It is not a secret to many of my friends and family, especially my mom, that I am slightly fascinated with musicians and performers. Some may even say that “slightly” is an understatement or some may just flatly tell you how annoying I am when I start spewing facts about random artists.
Now I can tell you some really odd things about random musicians. Did you know that Kiss was the first band ever signed to the Casablanca record label?? Did you know Adele wrote “Turning Tables” with Ryan Tedder who is from Oklahoma and I’m from Oklahoma?? Did you know that Madonna has to have her dressing room fumigated after each concert to make sure nobody sells her tissues?
I think I just annoyed myself.
One of my favorite artists to study is Judy Garland. I have literally been a fan for nearly my whole life. I saw “The Judy Garland Christmas Special” on Nick at Night when I was 4 and the rest is history.
So naturally as I went to pick out a book to read after my recent move to New York state, I decided to pick out another book about Garland. My choice was Judy & Liza & Freddie & David & Sue & Me by Stevie Phillips. Phillips is a very successful former agent of many of music and films biggest stars. She got her start with Garland and she had loads of success with Liza Minnelli. Not to mention she also worked with David Bowie, Robert Redford, Al Pacino, and Hollywood’s “super agent” Sue Mengers. Basically this book couldn’t be more up my alley.
This book left my mind loaded with new knowledge. I was taken aback by Phillips candor over her workings with Garland and Minnelli. Her career fascinated me to no end. So to make a long story short or to prevent a short story from being long, I got in contact with Phillips and asked her if I could interview her. To my delight, she obliged.
I hope that my interview with Phillips will serve as a teaser to her book. I fully encourage you to read this book. It will leave you with so much more than what Garland’s favorite wine was. I have included all links to purchase this book at the end of this article.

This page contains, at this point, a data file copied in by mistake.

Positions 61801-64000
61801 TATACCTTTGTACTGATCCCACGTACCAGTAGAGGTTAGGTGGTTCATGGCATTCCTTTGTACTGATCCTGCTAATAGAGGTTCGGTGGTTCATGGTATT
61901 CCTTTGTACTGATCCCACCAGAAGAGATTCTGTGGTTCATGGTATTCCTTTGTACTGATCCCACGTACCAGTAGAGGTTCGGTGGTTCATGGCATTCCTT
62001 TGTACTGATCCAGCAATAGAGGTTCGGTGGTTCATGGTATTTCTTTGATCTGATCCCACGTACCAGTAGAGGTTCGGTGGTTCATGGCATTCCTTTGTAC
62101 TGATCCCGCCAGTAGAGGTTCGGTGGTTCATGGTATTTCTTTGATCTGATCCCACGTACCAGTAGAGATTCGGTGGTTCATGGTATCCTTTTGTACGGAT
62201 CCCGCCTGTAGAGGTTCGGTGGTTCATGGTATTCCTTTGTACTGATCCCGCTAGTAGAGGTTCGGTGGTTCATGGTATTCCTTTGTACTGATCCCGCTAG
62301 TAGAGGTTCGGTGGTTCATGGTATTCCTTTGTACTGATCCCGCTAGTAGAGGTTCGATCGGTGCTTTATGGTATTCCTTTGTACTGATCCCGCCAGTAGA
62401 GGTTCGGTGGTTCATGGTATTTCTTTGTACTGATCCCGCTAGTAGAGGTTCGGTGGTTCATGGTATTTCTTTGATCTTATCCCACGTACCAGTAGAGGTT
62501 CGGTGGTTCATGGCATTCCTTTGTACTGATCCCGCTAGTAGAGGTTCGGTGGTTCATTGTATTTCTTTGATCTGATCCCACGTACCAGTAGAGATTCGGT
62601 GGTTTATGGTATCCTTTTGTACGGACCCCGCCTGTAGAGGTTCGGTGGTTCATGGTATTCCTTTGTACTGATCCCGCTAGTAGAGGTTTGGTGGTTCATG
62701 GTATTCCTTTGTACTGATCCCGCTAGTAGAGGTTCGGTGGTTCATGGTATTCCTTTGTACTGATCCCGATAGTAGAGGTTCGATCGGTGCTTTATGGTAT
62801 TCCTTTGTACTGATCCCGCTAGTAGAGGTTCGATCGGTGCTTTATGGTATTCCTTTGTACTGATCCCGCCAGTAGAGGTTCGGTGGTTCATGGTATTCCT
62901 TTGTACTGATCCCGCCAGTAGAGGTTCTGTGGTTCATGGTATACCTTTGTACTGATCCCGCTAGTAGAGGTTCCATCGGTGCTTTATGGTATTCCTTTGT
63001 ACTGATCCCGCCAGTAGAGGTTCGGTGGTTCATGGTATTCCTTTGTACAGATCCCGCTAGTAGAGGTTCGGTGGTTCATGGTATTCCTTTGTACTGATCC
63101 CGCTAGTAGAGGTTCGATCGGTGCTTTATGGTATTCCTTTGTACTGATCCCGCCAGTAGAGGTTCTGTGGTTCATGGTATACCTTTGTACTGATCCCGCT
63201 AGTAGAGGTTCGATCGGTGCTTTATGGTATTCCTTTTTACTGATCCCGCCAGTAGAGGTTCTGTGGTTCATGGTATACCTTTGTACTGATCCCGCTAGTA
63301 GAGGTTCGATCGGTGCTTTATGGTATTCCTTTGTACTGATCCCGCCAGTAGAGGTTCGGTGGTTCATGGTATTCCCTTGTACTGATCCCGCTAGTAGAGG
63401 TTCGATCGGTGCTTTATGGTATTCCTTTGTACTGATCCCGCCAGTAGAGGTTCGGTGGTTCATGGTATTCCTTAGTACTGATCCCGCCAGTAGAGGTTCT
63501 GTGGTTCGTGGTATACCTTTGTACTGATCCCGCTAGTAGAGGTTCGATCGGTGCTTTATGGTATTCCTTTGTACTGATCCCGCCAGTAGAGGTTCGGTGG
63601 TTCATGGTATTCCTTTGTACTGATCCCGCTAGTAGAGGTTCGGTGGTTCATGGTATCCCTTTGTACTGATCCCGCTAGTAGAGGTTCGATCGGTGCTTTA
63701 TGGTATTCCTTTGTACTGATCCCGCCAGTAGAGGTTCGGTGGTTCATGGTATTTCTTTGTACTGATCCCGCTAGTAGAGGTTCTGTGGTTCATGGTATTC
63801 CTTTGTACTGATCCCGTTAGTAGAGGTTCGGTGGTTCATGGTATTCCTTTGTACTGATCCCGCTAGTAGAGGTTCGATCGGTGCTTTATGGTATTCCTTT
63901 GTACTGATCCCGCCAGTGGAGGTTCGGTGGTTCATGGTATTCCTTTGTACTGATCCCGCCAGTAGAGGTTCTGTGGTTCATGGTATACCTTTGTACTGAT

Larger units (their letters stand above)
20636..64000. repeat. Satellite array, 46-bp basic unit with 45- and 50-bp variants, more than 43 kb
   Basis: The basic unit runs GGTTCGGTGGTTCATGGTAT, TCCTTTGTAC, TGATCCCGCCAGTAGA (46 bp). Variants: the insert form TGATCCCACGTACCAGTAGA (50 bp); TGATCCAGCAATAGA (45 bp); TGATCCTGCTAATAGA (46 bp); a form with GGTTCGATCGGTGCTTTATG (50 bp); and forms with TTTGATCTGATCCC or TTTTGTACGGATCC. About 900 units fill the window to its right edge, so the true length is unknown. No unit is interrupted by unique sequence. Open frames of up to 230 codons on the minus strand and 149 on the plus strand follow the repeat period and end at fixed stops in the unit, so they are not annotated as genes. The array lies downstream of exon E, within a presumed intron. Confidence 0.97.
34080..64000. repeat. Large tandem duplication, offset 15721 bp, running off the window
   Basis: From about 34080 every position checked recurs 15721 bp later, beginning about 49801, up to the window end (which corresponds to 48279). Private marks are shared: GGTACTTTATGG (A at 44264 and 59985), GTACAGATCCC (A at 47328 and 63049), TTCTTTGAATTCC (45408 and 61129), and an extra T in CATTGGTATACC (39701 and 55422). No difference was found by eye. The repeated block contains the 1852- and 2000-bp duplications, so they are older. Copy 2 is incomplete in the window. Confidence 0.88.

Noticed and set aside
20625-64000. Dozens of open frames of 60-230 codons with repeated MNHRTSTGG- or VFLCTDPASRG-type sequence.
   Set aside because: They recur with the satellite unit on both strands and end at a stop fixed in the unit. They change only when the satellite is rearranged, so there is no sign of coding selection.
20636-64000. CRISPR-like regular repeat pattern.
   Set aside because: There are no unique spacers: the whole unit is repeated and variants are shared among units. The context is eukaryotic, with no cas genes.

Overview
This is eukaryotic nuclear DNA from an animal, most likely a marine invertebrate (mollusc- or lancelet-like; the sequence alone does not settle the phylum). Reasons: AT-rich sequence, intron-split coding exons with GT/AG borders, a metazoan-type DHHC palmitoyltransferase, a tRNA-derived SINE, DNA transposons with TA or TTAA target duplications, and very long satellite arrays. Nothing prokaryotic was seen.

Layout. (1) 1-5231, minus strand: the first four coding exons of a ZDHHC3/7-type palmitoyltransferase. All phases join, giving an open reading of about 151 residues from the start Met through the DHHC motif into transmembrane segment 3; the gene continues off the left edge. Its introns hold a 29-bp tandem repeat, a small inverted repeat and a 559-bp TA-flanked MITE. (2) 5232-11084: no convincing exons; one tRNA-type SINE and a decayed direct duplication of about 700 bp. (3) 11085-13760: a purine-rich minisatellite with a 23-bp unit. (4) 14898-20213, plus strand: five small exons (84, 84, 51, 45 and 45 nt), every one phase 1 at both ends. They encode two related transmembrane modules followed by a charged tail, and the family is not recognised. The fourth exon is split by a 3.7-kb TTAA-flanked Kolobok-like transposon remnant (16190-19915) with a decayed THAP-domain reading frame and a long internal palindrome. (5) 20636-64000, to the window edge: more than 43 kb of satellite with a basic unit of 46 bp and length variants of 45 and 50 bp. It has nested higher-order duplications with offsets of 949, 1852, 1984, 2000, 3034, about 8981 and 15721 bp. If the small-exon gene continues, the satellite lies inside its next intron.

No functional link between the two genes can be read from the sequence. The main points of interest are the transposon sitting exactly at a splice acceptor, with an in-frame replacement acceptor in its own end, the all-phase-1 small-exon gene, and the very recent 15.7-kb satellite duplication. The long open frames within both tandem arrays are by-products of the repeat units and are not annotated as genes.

To start off the interview, I wanted to basically ask Phillips, how she survived the fickle world of show business. Once you read this book, you will see that her path was one less traveled.
Well. There are two things I have to respond to in answer to your question. One is my upbringing, my loneliness as a child. My parents were both in retail as you read in the book. They were gone from before I woke up in the morning until after I went to bed at night…
Movies were my best babysitter…If I had to name my favorite picture I would have to say at the time it was Meet Me In St. Louis…I wanted to be Ester Smith. I wanted her family. I wanted to have a crush on the boy next door. I wanted that life. A paradox in my life was that of Esther Smith, the role that Judy played in the picture turned out to be nothing like the real Judy. That was what it was…
Now, the second answer to that question is, Judy became the prism of which I viewed my life. I wrote that also. She taught me, not because she was a mentor, she was anything else but. I had to survive and help her to survive. I learned how not to fold.
This is one of the major themes of the book, how not to fold. Phillips first began her career has Garland’s “shadow.” She followed Garland everywhere she went as she embarked on a tour in hope to revive her career. Garland had signed with Phillips’ bosses, Freddie Fields and David Begelman. She became to know all of Garland’s idiosyncracies and erratic habits. She often cites this as one of her biggest challenges, but proves that nothing can stop ambition and drive.
I entered my life in show business with the ambition born out of my loneliness and was not going to let Judy or any other name stop me.
It was a humongous amount of drive, but finally Judy Garland was Judy Garland up there on the screen, but in the living room Judy Garland was just another human being and not a very nice one by any means.
Now I have a huge amount of respect for musical icons and Garland is at the top. I imagine that if I met Garland today, I would stop dead in my tracks. I was immediately taken aback by Phillips’ candor. She was very honest in her book, but that wasn’t just in writing. She began to lay everything out just the way she saw it.